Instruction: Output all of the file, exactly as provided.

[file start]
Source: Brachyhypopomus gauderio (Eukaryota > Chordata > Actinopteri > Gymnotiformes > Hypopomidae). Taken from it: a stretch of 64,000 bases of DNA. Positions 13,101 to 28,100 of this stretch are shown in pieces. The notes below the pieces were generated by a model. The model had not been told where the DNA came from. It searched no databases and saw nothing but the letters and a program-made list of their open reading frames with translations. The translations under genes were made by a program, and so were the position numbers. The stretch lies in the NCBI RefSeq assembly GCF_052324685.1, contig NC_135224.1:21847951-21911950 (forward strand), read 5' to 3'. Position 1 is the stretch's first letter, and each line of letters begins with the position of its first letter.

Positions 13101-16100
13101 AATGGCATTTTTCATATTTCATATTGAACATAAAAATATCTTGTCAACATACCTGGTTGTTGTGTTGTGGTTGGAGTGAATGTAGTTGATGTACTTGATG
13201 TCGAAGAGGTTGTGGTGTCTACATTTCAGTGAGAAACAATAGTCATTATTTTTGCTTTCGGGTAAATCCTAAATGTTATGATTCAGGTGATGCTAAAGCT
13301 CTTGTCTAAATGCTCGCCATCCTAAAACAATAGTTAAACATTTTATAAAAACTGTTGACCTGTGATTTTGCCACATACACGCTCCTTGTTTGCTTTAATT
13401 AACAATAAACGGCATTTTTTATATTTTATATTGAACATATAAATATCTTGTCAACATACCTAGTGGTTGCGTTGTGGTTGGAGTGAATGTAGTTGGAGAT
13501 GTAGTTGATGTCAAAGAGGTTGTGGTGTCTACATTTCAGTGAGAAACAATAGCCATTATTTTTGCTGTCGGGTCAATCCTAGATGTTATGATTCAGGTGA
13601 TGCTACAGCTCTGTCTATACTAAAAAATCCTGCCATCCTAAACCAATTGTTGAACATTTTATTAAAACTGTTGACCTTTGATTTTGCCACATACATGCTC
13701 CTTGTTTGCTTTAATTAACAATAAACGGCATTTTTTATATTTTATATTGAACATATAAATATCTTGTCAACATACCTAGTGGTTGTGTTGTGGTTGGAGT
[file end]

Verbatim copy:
Source: Brachyhypopomus gauderio (Eukaryota > Chordata > Actinopteri > Gymnotiformes > Hypopomidae). Taken from it: a stretch of 64,000 bases of DNA. Positions 13,101 to 28,100 of this stretch are shown in pieces. The notes below the pieces were generated by a model. The model had not been told where the DNA came from. It searched no databases and saw nothing but the letters and a program-made list of their open reading frames with translations. The translations under genes were made by a program, and so were the position numbers. The stretch lies in the NCBI RefSeq assembly GCF_052324685.1, contig NC_135224.1:21847951-21911950 (forward strand), read 5' to 3'. Position 1 is the stretch's first letter, and each line of letters begins with the position of its first letter.

Positions 13101-16100
13101 AATGGCATTTTTCATATTTCATATTGAACATAAAAATATCTTGTCAACATACCTGGTTGTTGTGTTGTGGTTGGAGTGAATGTAGTTGATGTACTTGATG
13201 TCGAAGAGGTTGTGGTGTCTACATTTCAGTGAGAAACAATAGTCATTATTTTTGCTTTCGGGTAAATCCTAAATGTTATGATTCAGGTGATGCTAAAGCT
13301 CTTGTCTAAATGCTCGCCATCCTAAAACAATAGTTAAACATTTTATAAAAACTGTTGACCTGTGATTTTGCCACATACACGCTCCTTGTTTGCTTTAATT
13401 AACAATAAACGGCATTTTTTATATTTTATATTGAACATATAAATATCTTGTCAACATACCTAGTGGTTGCGTTGTGGTTGGAGTGAATGTAGTTGGAGAT
13501 GTAGTTGATGTCAAAGAGGTTGTGGTGTCTACATTTCAGTGAGAAACAATAGCCATTATTTTTGCTGTCGGGTCAATCCTAGATGTTATGATTCAGGTGA
13601 TGCTACAGCTCTGTCTATACTAAAAAATCCTGCCATCCTAAACCAATTGTTGAACATTTTATTAAAACTGTTGACCTTTGATTTTGCCACATACATGCTC
13701 CTTGTTTGCTTTAATTAACAATAAACGGCATTTTTTATATTTTATATTGAACATATAAATATCTTGTCAACATACCTAGTGGTTGTGTTGTGGTTGGAGT